New Delhi, Dec. 21: The jury is still out on whether the scheme under which MPs are given money to develop their constituencies should be scrapped after STAR News showed seven MPs demanding or accepting bribes to sanction projects.
But an audit report drawn up as far back as 1998 had found that almost all the guidelines that are supposed to govern the MP local area development scheme have been flouted. Excerpts from the damning report:
Guideline: Don’t engage private contractors. District collectors and panchayats should implement projects or commission handpicked NGOs.
Reality: In 182 cases, projects involving Rs 2.72 crore were entrusted to contractors. In some cases, MPs themselves were the sponsors.
Guideline: If the MP changes, the continuity of the projects should be maintained.
Reality: Between 1994 and 1997, 802 works in 33 districts of 15 states were either abandoned or left unfinished. The damage: Rs 5.75 crore.
Guideline: Implement projects recommended only by the MP.
Reality: Between 1993 and 1997, Madhya Pradesh alone accounted for 4,123 cases involving Rs 45.23 crore that were not sanctioned by MPs. From January 17 to May 12, 1997, the Patna collector okayed 13 schemes involving Rs 95.86 lakh. Part of the money was used to repair a road the scheme did not cover.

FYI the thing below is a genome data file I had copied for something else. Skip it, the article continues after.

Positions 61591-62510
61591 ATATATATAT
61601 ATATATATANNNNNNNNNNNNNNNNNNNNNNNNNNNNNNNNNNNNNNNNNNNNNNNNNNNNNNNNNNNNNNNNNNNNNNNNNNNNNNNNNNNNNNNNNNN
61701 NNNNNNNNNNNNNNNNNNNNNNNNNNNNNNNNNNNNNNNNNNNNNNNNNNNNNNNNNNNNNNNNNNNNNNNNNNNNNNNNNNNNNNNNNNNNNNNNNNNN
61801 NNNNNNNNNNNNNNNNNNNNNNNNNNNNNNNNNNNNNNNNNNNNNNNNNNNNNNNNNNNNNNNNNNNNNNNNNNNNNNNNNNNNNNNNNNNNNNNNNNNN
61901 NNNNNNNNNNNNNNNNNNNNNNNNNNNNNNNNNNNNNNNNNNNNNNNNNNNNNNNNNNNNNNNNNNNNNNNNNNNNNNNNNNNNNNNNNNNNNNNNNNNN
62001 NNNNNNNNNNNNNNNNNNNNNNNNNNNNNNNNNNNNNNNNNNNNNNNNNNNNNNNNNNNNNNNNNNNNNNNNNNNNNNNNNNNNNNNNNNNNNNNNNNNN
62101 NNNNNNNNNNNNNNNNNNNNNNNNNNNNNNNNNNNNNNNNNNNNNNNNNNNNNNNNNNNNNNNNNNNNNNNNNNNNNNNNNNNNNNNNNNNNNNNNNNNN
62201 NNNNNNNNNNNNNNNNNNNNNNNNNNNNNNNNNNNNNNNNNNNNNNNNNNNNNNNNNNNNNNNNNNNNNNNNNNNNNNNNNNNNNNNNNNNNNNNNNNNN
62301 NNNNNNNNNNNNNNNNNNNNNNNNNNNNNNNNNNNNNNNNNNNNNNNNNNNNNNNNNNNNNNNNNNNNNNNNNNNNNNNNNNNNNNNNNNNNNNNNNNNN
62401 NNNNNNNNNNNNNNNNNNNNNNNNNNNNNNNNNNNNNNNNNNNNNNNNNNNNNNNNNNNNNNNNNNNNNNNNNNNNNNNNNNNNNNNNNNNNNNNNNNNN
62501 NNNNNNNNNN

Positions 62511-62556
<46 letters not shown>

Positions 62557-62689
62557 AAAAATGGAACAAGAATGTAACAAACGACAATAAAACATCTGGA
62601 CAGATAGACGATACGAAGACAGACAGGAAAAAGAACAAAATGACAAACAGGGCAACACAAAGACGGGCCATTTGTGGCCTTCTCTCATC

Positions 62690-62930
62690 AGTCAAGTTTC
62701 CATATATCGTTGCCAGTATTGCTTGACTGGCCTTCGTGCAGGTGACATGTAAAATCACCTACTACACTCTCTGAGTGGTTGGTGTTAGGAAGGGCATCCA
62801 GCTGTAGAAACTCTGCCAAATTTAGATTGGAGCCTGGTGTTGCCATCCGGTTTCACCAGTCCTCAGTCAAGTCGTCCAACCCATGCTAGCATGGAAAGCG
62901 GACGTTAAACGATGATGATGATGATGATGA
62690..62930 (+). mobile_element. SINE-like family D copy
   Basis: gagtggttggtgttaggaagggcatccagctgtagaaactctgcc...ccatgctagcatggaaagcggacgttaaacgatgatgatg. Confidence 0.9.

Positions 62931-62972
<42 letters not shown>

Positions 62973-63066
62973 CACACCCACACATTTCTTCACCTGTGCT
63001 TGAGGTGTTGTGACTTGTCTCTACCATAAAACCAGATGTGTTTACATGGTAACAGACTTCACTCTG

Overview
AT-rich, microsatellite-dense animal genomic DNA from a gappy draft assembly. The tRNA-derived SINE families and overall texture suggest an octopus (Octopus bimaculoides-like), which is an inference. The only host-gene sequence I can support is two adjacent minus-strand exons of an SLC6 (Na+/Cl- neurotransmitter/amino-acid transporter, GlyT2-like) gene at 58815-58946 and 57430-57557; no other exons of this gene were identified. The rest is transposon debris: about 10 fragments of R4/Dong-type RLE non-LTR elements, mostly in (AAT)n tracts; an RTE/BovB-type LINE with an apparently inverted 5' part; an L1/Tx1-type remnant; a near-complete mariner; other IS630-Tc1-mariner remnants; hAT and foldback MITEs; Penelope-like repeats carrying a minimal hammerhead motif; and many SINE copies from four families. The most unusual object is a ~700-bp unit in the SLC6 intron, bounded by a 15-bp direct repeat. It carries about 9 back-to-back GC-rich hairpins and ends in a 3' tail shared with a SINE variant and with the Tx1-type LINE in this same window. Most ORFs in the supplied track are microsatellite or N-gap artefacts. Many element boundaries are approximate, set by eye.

Guideline: Don’t use the money to give grants and loans to any organisation.
Reality: Some collectors diverted Rs 17 crore for loans and grants.
Guideline: No places of religious worship shall be funded or built with the money.
Reality: As many as 64 projects with some religious link were executed at Rs 58.75 crore. The projects include a Hindu sect’s community hall in Imphal, the platform of an Idgah in Medak, dharamshalas in Orissa and the “beautification” of a temple in Almora.
The litany of lapses forms the central theme of an exhaustive study carried out by Era Sezhiyan, a veteran parliamentarian and a founder member of the DMK. He is a former chairman of the Public Accounts Committee and was associated with several parliamentary panels when he was an MP.
Titled, “MPLADS: Concept, Confusion, Contradictions”, Sezhiyan’s report concludes that the “greatest” damage done by the scheme was to “obstruct the process of decentralisation of authority and resources towards the emergence of village-level self-governments”.
Lok Sabha Speaker Somnath Chatterjee, said to be in favour of disbanding the scheme, reportedly shares Sezhiyan’s view. The Speaker has taken the initiative to convene a dinner meeting of top politicians in the country to discuss the fate of the scheme.